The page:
Police said a man shot and wounded a woman before killing himself.
The number of domestic violence-related homicides so far this year has already surpassed the total number from all of last year.
Domestic violence shelters in the area said they are currently at or near capacity.
Advocates said this is a complex issue, but they are glad people are really starting to see just how severe it is.
It is a statistic that no one wants to see, but advocates said people have to see.
“Unfortunately, it’s becoming fairly commonplace,” Mary O’Doherty, the executive director of the Ohio Domestic Violence Network (ODVN), said.
Tuesday night, Columbus Police responded to a domestic violence call at the 4800 block of Glendon Road. Investigators found a 50-year-old woman and a 49-year-old man suffering from gunshot wounds. Police said the man shot the woman before fatally shooting himself. The woman is hospitalized in a life-threatening condition.
O’Doherty said this rise in domestic violence incidents has been an unsettling trend for a few years now. However, she said a potential reason for this visible trend is society is now labeling them as what they truly are.
“I think we are doing a better job labeling these homicides and homicide suicides and any kind of shooting that involves a suicide,” O’Doherty said. “So, I think we have more of them, but I also think, just as important, we are better understanding what’s really happening.”
According to ODVN, 42 percent of domestic violence fatalities in the state last year involved perpetrator suicide.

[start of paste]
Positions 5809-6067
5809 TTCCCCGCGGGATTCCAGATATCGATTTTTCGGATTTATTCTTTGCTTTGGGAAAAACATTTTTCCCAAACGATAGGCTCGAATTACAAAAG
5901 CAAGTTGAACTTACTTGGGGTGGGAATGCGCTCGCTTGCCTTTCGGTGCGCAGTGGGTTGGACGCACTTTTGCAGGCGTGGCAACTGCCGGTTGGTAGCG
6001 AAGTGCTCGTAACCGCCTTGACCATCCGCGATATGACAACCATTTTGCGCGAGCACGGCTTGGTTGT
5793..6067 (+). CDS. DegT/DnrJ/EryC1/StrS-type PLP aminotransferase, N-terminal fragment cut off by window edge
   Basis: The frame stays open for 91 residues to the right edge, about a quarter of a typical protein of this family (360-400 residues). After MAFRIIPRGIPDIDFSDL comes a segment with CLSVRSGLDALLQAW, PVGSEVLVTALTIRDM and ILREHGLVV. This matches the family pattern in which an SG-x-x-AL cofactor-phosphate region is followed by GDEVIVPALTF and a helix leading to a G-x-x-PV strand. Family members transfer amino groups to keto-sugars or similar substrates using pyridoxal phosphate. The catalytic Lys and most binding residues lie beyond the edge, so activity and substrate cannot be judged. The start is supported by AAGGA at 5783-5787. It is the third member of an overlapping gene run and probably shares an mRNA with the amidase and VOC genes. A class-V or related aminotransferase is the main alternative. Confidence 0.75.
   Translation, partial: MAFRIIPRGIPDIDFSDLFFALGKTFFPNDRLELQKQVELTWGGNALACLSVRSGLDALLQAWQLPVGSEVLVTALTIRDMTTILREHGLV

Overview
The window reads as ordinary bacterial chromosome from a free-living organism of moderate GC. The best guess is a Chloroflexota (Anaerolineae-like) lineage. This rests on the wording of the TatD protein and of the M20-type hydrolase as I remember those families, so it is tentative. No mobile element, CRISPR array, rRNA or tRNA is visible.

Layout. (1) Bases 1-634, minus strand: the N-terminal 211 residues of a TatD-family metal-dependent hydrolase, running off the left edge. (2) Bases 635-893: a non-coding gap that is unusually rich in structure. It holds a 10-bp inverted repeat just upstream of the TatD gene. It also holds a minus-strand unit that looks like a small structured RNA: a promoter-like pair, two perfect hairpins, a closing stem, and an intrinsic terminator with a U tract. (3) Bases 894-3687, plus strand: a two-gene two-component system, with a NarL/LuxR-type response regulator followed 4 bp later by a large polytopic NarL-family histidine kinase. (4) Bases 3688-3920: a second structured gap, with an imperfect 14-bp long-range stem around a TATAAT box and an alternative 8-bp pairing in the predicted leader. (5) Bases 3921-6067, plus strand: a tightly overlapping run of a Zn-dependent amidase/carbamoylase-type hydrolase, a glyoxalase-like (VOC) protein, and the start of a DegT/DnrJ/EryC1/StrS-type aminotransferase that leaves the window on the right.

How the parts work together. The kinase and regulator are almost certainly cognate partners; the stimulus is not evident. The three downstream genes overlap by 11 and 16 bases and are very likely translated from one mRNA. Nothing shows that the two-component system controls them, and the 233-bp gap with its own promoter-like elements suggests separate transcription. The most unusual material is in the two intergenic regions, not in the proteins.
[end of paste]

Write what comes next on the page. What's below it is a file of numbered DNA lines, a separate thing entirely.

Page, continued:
Columbus police said there have been 12 domestic violence-related homicides so far this year. Last year, there were a total of eight. According to police, there have also been 29 domestic violence-related felonious assaults so far this year.
Jen Martin, the director of operations at Lutherans Social Services Choices (LSS Choices), said their shelter capacity is 47 percent higher than this time last year.
“Immediately as we open new spaces, it is full,” Martin said. “So we are often trying to juggle families in shelters, sometimes sending them to a hotel for a short time.”
Martin said everyone’s situation is different, and it often takes survivors five to seven incidents to get them to really leave the relationship.
“Some people do walk in and they are like, ‘I’m out and I am good and I am never going back,’ and other times, it’s not going to be that way, not that clear for everyone,” Martin said.
She said the spike in incidents and those seeking shelter shows this problem is real.
“We are always in need of more resources to support the individuals who are fleeing these types of situations,” Martin said. “If there is nowhere to go, there is more of a likelihood of lethality and we don’t want to be in a situation where there is no place for someone to go.”
The Ohio Domestic Violence Network said the shelters test for lethality indicators in the situation, and almost every time, a person has admitted that those indicators are high.